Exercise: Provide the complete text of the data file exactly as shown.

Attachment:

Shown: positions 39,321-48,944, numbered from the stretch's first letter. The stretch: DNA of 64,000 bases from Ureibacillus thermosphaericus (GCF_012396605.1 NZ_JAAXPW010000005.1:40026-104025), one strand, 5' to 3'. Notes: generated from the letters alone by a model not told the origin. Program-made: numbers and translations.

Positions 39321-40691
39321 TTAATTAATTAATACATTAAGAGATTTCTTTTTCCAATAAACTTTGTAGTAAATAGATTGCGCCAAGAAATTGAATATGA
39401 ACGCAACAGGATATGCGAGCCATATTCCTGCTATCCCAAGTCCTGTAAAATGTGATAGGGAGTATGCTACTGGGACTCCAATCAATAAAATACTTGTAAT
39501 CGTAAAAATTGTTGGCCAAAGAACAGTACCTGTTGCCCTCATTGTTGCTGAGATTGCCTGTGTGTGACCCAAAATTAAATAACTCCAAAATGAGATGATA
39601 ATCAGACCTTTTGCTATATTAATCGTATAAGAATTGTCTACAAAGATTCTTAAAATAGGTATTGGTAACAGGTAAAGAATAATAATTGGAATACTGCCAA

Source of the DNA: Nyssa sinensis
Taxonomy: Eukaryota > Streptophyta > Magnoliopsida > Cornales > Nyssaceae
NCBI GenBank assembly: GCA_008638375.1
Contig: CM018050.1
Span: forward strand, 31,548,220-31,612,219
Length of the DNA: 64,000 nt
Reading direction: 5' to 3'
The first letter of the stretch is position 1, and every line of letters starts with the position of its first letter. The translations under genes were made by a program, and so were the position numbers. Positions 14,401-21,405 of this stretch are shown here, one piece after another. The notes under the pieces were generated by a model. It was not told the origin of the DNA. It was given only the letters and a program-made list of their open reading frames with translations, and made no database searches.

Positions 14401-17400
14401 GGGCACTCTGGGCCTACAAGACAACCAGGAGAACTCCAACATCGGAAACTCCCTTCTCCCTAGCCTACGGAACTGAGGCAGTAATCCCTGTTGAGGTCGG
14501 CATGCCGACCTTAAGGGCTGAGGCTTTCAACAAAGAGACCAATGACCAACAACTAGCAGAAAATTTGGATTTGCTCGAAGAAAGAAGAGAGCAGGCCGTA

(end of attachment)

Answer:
Shown: positions 39,321-48,944, numbered from the stretch's first letter. The stretch: DNA of 64,000 bases from Ureibacillus thermosphaericus (GCF_012396605.1 NZ_JAAXPW010000005.1:40026-104025), one strand, 5' to 3'. Notes: generated from the letters alone by a model not told the origin. Program-made: numbers and translations.

Positions 39321-40691
39321 TTAATTAATTAATACATTAAGAGATTTCTTTTTCCAATAAACTTTGTAGTAAATAGATTGCGCCAAGAAATTGAATATGA
39401 ACGCAACAGGATATGCGAGCCATATTCCTGCTATCCCAAGTCCTGTAAAATGTGATAGGGAGTATGCTACTGGGACTCCAATCAATAAAATACTTGTAAT
39501 CGTAAAAATTGTTGGCCAAAGAACAGTACCTGTTGCCCTCATTGTTGCTGAGATTGCCTGTGTGTGACCCAAAATTAAATAACTCCAAAATGAGATGATA
39601 ATCAGACCTTTTGCTATATTAATCGTATAAGAATTGTCTACAAAGATTCTTAAAATAGGTATTGGTAACAGGTAAAGAATAATAATTGGAATACTGCCAA

Source of the DNA: Nyssa sinensis
Taxonomy: Eukaryota > Streptophyta > Magnoliopsida > Cornales > Nyssaceae
NCBI GenBank assembly: GCA_008638375.1
Contig: CM018050.1
Span: forward strand, 31,548,220-31,612,219
Length of the DNA: 64,000 nt
Reading direction: 5' to 3'
The first letter of the stretch is position 1, and every line of letters starts with the position of its first letter. The translations under genes were made by a program, and so were the position numbers. Positions 14,401-21,405 of this stretch are shown here, one piece after another. The notes under the pieces were generated by a model. It was not told the origin of the DNA. It was given only the letters and a program-made list of their open reading frames with translations, and made no database searches.

Positions 14401-17400
14401 GGGCACTCTGGGCCTACAAGACAACCAGGAGAACTCCAACATCGGAAACTCCCTTCTCCCTAGCCTACGGAACTGAGGCAGTAATCCCTGTTGAGGTCGG
14501 CATGCCGACCTTAAGGGCTGAGGCTTTCAACAAAGAGACCAATGACCAACAACTAGCAGAAAATTTGGATTTGCTCGAAGAAAGAAGAGAGCAGGCCGTA